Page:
Back when I was still figuring out what the heck to do with this here blogspace, and before I was really "into" cooking, beer can chicken was something that I felt I could cook perfectly and instruct others on. So, for my first ever food post, this was what I focused on.
I just re-read that entry, back when I was living in Medford years ago. And though the pictures were taken with a shitty Blackberry (or perhaps even the LG Envy 2. Or the Palm Pre. I went through a lot of mediocre phones in the past few years) and the directions are nowhere near the specificity I would try to provide now; I still did a pretty good job of explaining probably the easiest chicken preparation out there.
So now, let's bring this back to present day with a prettier picture and some suggestions on execution. Truth be told, like that first entry, there isn't much of a recipe here. But there is a "right" way to combine a can of beer and a chicken. And here it is.
Beer Can Chicken
What it's Made of:
- 1 ~3lb whole chicken, rinsed clean and "patted dry with paper towels" (ha)
- 1 can of delicious, hoppy beer (I used one of my all-time favorite pale ales: the Whale's Tale from Cisco Brewers in Nantucket)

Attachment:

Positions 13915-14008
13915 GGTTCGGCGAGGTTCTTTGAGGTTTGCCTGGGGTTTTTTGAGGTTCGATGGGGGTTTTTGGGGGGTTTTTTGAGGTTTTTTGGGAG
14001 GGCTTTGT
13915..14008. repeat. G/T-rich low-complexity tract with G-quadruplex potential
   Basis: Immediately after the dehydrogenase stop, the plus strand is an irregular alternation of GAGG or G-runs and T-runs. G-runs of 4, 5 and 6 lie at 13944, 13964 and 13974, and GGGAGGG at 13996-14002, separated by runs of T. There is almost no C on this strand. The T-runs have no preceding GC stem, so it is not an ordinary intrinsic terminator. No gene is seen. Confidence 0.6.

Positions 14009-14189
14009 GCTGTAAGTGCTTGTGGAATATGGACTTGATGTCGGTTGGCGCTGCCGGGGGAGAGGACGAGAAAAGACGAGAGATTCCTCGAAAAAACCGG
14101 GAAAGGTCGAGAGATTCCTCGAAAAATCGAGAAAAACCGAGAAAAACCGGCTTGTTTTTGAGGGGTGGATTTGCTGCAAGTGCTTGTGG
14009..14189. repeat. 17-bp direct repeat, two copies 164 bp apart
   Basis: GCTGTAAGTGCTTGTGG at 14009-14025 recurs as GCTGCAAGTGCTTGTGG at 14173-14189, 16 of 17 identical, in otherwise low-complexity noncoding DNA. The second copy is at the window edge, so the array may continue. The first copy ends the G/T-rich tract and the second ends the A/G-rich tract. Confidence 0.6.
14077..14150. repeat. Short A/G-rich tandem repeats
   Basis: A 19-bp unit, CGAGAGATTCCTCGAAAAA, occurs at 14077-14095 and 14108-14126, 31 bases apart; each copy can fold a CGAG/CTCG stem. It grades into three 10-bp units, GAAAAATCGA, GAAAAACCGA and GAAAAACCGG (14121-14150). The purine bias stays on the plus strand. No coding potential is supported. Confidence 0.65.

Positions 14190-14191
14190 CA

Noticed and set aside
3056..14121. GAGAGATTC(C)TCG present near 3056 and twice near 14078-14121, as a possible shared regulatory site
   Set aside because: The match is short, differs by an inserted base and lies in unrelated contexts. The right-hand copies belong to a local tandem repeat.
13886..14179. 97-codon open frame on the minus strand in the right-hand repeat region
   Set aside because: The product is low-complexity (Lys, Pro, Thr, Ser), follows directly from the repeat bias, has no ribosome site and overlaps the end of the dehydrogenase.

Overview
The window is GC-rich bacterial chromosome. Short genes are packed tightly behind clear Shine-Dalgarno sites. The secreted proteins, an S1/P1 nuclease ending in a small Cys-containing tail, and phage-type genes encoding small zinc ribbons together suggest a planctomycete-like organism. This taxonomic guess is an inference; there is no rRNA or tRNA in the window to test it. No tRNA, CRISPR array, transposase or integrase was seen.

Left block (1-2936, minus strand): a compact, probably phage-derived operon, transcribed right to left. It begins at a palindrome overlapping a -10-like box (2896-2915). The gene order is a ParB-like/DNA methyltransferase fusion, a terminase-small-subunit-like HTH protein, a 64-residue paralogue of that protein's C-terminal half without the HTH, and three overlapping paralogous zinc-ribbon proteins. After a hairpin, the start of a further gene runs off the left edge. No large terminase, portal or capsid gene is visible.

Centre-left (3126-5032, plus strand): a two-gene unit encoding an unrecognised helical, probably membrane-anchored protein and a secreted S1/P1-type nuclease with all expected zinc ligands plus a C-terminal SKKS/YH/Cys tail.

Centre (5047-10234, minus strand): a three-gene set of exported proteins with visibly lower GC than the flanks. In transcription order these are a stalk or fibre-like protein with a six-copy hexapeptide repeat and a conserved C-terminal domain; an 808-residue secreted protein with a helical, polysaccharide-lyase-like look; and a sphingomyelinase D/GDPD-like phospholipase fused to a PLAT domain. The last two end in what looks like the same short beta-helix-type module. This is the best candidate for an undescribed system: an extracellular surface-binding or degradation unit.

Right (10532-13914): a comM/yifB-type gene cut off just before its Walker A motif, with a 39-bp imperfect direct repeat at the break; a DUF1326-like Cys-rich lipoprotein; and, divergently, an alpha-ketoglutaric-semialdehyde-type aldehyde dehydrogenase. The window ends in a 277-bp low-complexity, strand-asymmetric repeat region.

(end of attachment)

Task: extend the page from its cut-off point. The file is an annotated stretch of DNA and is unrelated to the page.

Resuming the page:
- Olive oil
- Lemon juice
- Seasoning mix: Kosher salt, pepper, smoked paprika, few sprigs of fresh fennel and thyme
How it's Made:
- Pre-heat half your grill, or only turn on half the burners if you're using propane like me (apparently this is possible using charcoal but involves, like, stacking all the coals on one side or something. Sounds excruciating, but here's how if you're so inclined.)
- Take a few generous gulps of your beer, so it is around halfway full.
- Mix together a few tablespoons of olive oil with a few splashes of lemon juice. Generously rub all over exterior of chicken
- Rub your seasoning mixture all over as well
- Place chicken on top of half-full beer can. (If you have an apparatus like this -Old Smokey Beer Can Chicken Holder -it'll be easier to balance)
- Place over indirect heat on your grill, and close the lid
- Grill for approximately 45 minutes, until outside is golden and there's an internal temp of 165F.
- Use your chicken for tacos, sandwiches, soups, salads, anything! (Or, just pull it apart and eat immediately with your hands if you like with all guys.)
So, while my culinary expertise has improved (the bar was pretty low, considering it was nothing a few years ago), some of my favorite dishes probably never will.
Not when they include chicken and beer, at least.